Success stories in increasing access to modern and reliable forms of energy exist. According to Yumkella, in the last decades, China, Peru and Viet Nam have improved access for their citizens substantially, but across sub-Saharan Africa, and in parts of Asia, people are still living without basic energy services.
In April 2010, the UN Secretary-General’s Advisory Group on Energy and Climate Change (AGECC), chaired by Yumkella, called for the adoption of a target to achieve universal access to modern energy services and for a 40 per cent reduction in energy intensity by 2030.
The Forum coincided with the pre-launch of the Global Energy Assessment (GEA), the most comprehensive and integrated analysis of the global energy system ever undertaken. Coordinated by IIASA, the GEA involved over 500 energy experts from around the world and uniquely addresses the issues of energy access, equity, climate change, health and gender issues and security and investment simultaneously.
“Close to 3 billion people are without access to modern energy services and by providing universal access up to 2 million lives could be saved annually,” said IIASA Director, Detlof von Winterfeldt. He added that according to the GEA the cost of providing modern energy access for all was not only achievable but affordable in the medium term: “This access will achieve enormous co-benefits in terms of air quality and related health issues, climate change, and gender equity, to name just a few.”
The GEA estimates that the global investments required are about USD 40 billion annually, a relatively small fraction of the total energy infrastructure investment required by 2030. The magnitude of the resources required makes it evident that the solution is for major public–private partnerships being nurtured by innovative policies such as feed-in-tariffs and other innovative mechanisms.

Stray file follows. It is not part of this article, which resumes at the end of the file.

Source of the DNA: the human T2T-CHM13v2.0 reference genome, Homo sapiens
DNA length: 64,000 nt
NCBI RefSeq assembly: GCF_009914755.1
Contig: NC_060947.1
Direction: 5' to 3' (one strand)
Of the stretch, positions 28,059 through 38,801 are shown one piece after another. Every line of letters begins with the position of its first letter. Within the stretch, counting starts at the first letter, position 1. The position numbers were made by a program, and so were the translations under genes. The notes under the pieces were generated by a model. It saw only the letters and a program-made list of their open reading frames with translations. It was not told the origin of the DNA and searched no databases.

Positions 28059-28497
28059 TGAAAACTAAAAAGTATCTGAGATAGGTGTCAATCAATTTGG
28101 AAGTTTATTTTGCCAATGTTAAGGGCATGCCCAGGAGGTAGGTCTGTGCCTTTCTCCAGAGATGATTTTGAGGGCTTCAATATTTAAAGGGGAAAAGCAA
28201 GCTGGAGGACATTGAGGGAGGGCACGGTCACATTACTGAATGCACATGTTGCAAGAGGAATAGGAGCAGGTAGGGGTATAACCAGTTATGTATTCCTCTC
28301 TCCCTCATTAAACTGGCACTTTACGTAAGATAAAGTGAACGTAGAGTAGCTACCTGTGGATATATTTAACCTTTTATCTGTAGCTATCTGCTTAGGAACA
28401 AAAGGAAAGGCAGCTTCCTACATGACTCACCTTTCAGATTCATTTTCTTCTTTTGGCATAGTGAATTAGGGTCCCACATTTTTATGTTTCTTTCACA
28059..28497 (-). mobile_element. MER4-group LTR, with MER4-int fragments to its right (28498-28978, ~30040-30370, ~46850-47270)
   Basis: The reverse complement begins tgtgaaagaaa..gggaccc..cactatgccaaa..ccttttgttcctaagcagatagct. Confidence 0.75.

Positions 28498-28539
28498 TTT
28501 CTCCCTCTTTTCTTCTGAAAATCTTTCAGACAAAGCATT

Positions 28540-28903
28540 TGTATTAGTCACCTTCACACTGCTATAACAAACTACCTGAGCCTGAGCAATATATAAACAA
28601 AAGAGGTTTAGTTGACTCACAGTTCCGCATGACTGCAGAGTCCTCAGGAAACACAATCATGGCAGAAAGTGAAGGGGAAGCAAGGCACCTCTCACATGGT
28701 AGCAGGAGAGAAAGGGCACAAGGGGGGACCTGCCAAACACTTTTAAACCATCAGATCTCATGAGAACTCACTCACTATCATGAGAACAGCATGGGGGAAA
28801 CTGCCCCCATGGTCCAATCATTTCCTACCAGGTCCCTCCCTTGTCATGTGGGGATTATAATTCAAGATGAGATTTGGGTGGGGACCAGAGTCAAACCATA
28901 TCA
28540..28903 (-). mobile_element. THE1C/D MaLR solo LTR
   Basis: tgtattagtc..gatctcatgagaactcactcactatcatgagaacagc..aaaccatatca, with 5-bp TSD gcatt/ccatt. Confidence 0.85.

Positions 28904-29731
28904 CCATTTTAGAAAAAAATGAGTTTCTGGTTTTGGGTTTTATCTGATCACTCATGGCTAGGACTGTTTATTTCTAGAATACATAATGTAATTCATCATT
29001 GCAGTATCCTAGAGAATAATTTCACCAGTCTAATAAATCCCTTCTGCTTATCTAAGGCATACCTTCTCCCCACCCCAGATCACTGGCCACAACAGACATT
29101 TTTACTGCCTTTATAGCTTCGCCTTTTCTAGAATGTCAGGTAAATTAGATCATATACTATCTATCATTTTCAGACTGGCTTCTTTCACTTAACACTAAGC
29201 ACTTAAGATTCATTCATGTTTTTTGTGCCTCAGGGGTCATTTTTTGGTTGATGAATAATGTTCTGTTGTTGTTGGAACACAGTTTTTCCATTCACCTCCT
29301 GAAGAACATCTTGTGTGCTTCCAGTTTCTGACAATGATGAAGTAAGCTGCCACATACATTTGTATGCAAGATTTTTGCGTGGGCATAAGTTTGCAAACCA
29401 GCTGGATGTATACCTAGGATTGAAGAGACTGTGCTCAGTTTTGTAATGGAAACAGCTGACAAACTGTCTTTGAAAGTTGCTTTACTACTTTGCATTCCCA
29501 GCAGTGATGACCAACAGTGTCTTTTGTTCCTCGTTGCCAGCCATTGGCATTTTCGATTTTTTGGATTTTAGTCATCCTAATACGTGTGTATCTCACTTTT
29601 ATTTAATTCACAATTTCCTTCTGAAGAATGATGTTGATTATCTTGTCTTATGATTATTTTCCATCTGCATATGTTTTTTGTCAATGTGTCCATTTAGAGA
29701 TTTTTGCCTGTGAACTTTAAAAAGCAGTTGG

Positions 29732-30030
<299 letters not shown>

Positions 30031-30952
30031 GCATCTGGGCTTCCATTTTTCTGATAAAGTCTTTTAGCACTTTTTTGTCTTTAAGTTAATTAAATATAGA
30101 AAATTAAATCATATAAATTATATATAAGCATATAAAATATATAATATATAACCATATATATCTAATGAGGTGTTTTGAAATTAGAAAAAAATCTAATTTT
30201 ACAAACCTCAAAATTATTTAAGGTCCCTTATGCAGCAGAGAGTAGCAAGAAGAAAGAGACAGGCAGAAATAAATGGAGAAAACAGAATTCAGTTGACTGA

Johannes Kyrle, Secretary-General for Foreign Affairs of the Austrian Federal Ministry for European and International Affairs said that the Energy Forum was special to Austria because it could draw on the wealth of knowledge and connections of eight international organizations headquartered in and around Vienna who have significant or exclusive energy mandates. “I expect the Vienna Energy Forum to mobilize political support for the energy access agenda, underscoring that energy access is necessary for poverty reduction and that access and climate stabilization can be pursued in mutually re-enforcing ways,” he said.
Suleiman J. Al-Herbish, Director-General, OPEC Fund for International Development, said there was a need for “enhanced willingness and a genuine political will from developed countries to help developing countries” based on a better recognition of what is called the “climate debt”. “That is the massive compensation owed to the poor for suffering from the damage of climate change they have not caused. There is no shortage of good intentions or promises such as the ones made in Cancun in December 2010, however the issue is the implementation on the ground,” he said.
The Secretary-General of the Organization for Security and Co-operation in Europe (OSCE), Marc Perrin de Brichambaut, said that energy interlinked with “climate change, the future of the energy mix, the problems of energy security, security of supply and security of demand and transportation,” adding that energy was “quite possibly the main problem for our generation to resolve”. He called upon all countries to work together “in order to maximize our impact in the area of energy, and do this in a way which will pool our expertise; since we all approach energy issues from slightly different perspectives”.
To read the opening remarks of Monique Barbut, CEO and Chairperson, Global Environment Facility, go here
To see the full programme of VEF 2011, please go here: